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Tuesday, 11 May 1920

Mr PARKER MOLONEY (HUME, NEW SOUTH WALES) . - There are several aspects of this agreement which were not touched upon by the Prime Minister (Mr. Hughes) in the lecture he delivered ' to the House and in regard to which I desire enlightenment. There is a great deal about this agreement which appears to me to be very suspicious. We are dealing with an oil proposition, and, naturally, we expect to find some slippery business connected with it. I am disposed to believe that there is something about this agreement that the Prime Minister wishes to keep back from honorable members. When the Leader of the Opposition (Mr. Tudor) was speaking to-day, the Prime Minister sought to bluff him in regard to much of the information he was seeking; but this is a matter concerning which the whole of the facts should be given to the House. The Minister for the Navy (Sir Joseph Cook) said that this Bill will not create a monopoly. If I understand what a monopoly means, I cannot see how any other interpretation can be placed on the agreement. If it is accepted there will be no opportunity for any other company to engage in the oil business in Australia on the same terms as are offered to the Anglo-Persian Company. If that is not giving a monopoly I do not know the meaning of the word. When all other companies are to be denied the privileges conferred by this agreement there can be no other interpretation placed on this Bill than that it will give a clear monopoly to the Anglo-Persian Company. Paragraph 5 of the agreement provides that -

The technical and commercial management of the refinery company shall be left entirely in the hands of the refinery company.

Mr Atkinson - There may be a very good reason for that. The company has the brains.

Mr JAMES PAGE (MARANOA, QUEENSLAND) - We shall show that we have no brains if we consent to this agreement.

Mr PARKER MOLONEY (HUME, NEW SOUTH WALES) - I quote that paragraph of the agreement in reply to the statement that the Commonwealth Government will have a controlling influence in the refinery company. How that can be contended in face of a definite provision that the technical and commercial management shall be left entirely in the hands of the refinery company is entirely beyond ray comprehension. It is said that the Government will hold the majority of the shares in the refinery company. Whilst that is so, the Commonwealth will have only three directors on a board of seven. Superficially, the arrangement that the Government shall have a majority of the shares looks all right, but this refinery company is to be merely the offspring of the Anglo-Persian Company. The Government will not have a controlling influence in the parent company. It will be only in the subsidiary company that the Government will hold the majority of shares, whilst on the board of directors the Government nominees will be in a minority. The point cannot be too strongly stressed that the company will have the controlling influence in the whole of the operations, and that the Commonwealth Government will be in the minority on the directorate, which will be the only body to count for anything.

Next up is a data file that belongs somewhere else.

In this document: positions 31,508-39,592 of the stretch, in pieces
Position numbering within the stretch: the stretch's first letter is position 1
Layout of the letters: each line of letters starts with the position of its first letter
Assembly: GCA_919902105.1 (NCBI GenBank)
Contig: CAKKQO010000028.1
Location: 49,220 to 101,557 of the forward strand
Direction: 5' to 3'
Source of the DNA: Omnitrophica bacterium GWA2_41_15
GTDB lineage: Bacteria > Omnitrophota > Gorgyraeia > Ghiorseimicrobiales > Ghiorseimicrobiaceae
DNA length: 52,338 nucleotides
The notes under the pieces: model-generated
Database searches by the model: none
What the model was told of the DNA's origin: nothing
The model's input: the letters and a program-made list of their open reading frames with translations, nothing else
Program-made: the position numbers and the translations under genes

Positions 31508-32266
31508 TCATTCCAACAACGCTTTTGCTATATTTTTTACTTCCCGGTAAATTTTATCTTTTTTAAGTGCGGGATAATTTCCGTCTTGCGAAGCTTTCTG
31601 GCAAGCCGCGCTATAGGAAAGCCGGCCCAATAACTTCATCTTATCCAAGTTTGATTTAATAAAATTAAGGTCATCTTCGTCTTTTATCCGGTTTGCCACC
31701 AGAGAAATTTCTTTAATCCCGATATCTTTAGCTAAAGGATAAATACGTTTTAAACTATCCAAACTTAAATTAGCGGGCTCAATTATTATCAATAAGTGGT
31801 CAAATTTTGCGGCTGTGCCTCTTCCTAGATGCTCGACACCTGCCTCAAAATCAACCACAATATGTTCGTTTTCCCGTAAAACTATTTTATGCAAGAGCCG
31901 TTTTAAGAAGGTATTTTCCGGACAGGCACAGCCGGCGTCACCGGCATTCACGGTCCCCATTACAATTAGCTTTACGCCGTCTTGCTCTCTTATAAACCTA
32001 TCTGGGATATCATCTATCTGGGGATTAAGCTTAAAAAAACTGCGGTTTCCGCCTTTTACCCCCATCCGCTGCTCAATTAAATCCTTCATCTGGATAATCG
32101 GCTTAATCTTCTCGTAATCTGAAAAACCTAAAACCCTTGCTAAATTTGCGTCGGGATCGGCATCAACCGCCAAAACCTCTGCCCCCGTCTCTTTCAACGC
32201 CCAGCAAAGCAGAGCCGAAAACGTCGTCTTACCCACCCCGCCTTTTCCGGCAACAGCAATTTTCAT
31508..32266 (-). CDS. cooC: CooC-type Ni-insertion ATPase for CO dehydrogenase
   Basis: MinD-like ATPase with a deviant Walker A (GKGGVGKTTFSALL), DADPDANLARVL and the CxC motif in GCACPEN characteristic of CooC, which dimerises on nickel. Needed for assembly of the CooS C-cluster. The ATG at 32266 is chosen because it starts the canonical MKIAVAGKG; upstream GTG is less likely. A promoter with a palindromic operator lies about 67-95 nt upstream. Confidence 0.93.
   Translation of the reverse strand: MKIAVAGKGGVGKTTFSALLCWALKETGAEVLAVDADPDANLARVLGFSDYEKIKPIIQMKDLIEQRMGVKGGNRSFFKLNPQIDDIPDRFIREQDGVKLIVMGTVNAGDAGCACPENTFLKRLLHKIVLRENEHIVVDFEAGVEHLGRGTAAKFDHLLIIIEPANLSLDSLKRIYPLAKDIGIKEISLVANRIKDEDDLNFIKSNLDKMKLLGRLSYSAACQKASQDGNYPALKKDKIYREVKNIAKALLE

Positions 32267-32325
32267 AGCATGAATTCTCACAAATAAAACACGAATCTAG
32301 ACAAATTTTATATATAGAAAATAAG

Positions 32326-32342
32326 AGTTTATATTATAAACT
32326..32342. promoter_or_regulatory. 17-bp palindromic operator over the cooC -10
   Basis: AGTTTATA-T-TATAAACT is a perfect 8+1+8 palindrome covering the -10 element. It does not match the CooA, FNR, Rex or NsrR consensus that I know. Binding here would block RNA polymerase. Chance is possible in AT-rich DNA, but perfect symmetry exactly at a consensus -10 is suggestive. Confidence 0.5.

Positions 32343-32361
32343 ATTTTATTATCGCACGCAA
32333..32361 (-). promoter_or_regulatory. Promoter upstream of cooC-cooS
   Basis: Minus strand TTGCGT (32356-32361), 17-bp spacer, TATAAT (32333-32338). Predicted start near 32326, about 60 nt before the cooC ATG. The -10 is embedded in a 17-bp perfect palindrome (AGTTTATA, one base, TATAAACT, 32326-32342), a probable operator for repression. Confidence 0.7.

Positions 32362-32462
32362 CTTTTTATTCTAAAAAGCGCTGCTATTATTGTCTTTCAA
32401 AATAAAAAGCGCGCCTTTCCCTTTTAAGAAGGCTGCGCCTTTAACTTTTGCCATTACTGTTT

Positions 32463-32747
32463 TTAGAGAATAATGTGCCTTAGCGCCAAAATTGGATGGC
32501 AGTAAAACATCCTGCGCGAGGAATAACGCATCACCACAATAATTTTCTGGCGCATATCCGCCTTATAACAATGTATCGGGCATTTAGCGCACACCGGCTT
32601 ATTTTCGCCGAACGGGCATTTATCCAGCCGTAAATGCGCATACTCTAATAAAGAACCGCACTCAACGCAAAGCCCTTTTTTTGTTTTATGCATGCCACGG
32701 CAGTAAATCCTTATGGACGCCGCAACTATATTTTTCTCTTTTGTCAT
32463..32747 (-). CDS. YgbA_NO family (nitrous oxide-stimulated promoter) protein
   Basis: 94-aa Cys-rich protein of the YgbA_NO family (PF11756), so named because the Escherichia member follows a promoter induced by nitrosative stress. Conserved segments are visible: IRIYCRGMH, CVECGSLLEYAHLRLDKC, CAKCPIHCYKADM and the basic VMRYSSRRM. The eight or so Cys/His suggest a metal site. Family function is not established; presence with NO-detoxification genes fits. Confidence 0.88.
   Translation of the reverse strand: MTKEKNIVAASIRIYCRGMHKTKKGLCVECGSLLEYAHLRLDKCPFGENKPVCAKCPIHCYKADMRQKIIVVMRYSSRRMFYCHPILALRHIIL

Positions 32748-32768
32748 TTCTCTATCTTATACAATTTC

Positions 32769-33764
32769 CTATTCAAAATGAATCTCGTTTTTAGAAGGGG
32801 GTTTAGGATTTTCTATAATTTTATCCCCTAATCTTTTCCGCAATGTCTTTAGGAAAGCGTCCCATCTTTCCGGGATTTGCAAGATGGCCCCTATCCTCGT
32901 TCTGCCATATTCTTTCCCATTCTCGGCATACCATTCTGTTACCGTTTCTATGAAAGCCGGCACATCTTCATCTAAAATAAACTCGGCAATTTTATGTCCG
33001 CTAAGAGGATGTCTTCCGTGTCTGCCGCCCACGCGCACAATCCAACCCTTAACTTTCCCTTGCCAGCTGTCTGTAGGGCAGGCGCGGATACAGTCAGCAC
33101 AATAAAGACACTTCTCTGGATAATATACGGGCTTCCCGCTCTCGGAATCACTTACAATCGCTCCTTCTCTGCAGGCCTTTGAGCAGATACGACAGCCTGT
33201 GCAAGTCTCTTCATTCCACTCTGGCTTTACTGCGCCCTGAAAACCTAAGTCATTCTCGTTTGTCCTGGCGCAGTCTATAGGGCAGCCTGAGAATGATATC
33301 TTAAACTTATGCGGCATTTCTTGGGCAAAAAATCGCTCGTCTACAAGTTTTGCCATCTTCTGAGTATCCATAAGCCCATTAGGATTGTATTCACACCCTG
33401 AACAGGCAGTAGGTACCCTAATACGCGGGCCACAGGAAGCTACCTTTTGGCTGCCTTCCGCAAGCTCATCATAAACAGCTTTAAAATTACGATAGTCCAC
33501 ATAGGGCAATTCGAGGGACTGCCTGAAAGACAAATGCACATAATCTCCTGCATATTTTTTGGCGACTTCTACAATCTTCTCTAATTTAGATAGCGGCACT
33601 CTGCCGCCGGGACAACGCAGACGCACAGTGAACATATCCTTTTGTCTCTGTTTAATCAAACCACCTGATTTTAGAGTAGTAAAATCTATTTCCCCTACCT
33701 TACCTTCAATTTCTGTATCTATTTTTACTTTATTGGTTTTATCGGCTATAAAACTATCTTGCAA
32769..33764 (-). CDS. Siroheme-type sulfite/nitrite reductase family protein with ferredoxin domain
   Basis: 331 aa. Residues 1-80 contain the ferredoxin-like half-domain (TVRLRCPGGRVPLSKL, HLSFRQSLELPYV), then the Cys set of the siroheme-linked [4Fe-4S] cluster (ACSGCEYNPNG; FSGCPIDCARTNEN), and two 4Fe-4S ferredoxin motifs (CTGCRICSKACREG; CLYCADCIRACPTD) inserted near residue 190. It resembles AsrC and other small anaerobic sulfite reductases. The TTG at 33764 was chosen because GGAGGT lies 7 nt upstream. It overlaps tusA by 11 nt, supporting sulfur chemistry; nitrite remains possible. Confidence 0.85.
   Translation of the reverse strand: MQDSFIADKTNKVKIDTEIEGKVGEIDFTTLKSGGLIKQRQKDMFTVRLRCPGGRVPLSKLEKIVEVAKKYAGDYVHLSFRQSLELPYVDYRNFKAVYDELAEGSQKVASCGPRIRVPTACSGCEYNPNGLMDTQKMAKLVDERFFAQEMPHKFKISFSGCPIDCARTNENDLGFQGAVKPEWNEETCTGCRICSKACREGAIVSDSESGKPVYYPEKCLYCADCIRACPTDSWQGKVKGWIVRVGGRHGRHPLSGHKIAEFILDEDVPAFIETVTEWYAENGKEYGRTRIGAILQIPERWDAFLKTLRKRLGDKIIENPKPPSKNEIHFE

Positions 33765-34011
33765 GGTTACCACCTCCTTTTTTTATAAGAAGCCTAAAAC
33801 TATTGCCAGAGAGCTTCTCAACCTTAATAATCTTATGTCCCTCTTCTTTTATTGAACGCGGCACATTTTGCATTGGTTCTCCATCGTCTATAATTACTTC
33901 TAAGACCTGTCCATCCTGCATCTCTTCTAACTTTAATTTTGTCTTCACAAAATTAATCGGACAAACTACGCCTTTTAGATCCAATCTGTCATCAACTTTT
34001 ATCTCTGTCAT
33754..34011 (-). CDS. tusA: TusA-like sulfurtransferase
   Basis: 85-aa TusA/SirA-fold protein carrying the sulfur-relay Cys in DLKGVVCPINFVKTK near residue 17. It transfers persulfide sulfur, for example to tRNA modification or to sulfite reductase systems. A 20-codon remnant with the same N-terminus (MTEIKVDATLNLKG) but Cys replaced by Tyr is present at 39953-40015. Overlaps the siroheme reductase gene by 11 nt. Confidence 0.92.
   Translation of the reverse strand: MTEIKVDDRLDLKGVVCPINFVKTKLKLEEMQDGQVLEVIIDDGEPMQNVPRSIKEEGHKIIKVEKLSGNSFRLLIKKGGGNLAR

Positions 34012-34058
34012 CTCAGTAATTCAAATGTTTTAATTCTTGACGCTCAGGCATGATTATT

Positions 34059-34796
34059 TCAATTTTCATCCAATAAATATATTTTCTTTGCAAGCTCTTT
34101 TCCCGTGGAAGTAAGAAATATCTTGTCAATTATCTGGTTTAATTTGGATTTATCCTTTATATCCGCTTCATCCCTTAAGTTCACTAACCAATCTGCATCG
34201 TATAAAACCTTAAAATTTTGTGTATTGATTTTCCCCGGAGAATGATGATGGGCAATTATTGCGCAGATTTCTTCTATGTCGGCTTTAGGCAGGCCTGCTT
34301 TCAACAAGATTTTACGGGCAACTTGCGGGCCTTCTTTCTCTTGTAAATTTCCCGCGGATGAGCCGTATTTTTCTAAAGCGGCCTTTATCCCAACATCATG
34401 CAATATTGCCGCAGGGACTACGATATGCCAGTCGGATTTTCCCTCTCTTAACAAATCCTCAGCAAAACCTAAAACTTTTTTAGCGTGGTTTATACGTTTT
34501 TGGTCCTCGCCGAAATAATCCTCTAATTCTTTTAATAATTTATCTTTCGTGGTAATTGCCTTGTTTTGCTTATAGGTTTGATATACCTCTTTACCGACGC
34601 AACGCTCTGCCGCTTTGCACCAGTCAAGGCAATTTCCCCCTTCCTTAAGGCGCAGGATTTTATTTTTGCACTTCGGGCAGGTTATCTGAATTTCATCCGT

I doubt whether it is generally known that Lord Inchcape, a man whose name is familiar to most people as that of the head of the Shipping Combine, is on the board 'of directors of the AngloPersian Company. And a very powerful influence does that gentleman exercise. The question naturally occurs to one's mind as to why Lord Inchcape, as a director of the Anglo-Persian Company, is so anxious to get these privileges from the Commonwealth.

Mr Poynton - He is the British Government's representative on the board of el iirectors.

Mr PARKER MOLONEY (HUME, NEW SOUTH WALES) - I do not know that that fact is any recommendation of him. It may be said with truth that the British Government were during the war, and are still, amongst the greatest profiteers. In any case, Lord Inchcape has been a most uncompromising opponent of the Commonwealth line of steamers, and I am just a little suspicious that he is one of the prime instigators of this agreement in order that be may have a greater opportunity to drive a nail into the coffin of the Commonwealth steam-ship service. This agreement will enable fuel oil depots to be established along the Australian coast, and I can imagine nothing more pleasing to Lord Inchcape, as head of the great Shipping Combine, than that these depots shall be established at convenient places in order that they may be used for the fuelling of his fleet. I can see, and no doubt he can, great possibilities of advantage to his fleet from the establishment of these depots.